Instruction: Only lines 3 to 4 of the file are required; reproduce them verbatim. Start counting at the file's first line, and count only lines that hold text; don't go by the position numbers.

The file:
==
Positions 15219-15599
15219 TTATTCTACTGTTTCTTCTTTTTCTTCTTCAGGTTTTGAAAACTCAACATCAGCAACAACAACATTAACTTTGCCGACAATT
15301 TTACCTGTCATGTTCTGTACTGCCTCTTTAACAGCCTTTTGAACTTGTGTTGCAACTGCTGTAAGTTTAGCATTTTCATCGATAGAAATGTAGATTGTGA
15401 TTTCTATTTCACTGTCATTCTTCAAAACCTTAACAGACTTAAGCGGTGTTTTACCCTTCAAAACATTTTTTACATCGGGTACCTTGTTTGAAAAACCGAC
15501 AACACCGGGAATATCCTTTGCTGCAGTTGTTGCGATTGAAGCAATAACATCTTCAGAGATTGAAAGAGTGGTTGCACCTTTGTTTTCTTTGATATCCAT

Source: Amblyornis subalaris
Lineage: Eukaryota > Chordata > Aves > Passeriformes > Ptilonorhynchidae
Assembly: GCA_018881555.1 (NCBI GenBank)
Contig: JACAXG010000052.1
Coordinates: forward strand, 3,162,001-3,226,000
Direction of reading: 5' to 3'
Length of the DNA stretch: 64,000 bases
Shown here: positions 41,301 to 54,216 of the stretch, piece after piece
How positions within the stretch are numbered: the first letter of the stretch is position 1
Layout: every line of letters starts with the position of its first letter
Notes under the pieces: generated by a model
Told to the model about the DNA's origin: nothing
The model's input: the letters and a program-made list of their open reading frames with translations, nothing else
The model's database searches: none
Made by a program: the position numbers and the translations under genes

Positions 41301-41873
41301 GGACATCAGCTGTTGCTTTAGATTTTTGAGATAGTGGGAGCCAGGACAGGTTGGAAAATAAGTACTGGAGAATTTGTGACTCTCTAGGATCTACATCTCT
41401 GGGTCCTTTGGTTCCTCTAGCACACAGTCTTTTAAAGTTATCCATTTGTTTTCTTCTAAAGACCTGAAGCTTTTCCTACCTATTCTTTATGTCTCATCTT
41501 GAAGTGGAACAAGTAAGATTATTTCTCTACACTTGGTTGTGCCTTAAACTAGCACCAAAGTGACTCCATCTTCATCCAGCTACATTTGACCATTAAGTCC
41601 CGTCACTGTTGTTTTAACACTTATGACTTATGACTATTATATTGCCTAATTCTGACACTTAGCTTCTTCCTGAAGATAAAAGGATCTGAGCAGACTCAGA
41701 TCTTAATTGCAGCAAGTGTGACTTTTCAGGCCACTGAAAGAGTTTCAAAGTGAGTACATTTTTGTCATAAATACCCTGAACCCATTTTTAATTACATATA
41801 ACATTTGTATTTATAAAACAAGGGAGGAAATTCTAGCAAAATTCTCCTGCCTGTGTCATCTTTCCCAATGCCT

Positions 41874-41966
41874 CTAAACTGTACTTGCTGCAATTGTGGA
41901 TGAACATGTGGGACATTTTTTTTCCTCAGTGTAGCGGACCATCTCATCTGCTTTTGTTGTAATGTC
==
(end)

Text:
15301 TTACCTGTCATGTTCTGTACTGCCTCTTTAACAGCCTTTTGAACTTGTGTTGCAACTGCTGTAAGTTTAGCATTTTCATCGATAGAAATGTAGATTGTGA
15401 TTTCTATTTCACTGTCATTCTTCAAAACCTTAACAGACTTAAGCGGTGTTTTACCCTTCAAAACATTTTTTACATCGGGTACCTTGTTTGAAAAACCGAC